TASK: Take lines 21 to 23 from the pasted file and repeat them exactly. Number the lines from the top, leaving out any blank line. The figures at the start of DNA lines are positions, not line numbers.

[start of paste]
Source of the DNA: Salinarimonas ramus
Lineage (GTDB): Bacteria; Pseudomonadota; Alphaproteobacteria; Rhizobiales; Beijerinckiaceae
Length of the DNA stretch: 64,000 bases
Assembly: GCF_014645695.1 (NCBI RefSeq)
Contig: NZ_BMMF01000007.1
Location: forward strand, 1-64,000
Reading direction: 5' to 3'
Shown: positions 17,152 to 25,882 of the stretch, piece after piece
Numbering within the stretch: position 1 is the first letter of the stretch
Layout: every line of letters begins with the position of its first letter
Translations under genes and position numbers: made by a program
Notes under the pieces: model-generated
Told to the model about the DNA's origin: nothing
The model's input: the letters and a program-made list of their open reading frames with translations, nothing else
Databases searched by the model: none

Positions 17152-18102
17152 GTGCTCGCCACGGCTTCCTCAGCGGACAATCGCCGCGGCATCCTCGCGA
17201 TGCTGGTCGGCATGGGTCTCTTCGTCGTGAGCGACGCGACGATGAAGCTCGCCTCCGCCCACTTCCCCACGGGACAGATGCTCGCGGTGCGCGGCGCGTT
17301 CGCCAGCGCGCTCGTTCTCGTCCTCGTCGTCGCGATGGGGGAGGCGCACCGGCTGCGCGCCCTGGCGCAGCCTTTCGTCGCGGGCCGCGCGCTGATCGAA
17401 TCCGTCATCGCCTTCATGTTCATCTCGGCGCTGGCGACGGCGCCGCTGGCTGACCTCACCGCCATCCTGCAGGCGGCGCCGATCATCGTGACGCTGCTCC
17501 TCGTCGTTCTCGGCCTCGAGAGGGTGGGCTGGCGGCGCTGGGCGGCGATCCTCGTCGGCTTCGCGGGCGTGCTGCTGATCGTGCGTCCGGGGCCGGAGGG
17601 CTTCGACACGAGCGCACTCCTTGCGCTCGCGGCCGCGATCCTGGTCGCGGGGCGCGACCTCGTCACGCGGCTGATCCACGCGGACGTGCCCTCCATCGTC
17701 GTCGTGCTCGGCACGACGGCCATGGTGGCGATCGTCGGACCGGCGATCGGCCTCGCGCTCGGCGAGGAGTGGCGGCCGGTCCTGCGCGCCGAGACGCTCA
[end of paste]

17501 TCGTCGTTCTCGGCCTCGAGAGGGTGGGCTGGCGGCGCTGGGCGGCGATCCTCGTCGGCTTCGCGGGCGTGCTGCTGATCGTGCGTCCGGGGCCGGAGGG
17601 CTTCGACACGAGCGCACTCCTTGCGCTCGCGGCCGCGATCCTGGTCGCGGGGCGCGACCTCGTCACGCGGCTGATCCACGCGGACGTGCCCTCCATCGTC
17701 GTCGTGCTCGGCACGACGGCCATGGTGGCGATCGTCGGACCGGCGATCGGCCTCGCGCTCGGCGAGGAGTGGCGGCCGGTCCTGCGCGCCGAGACGCTCA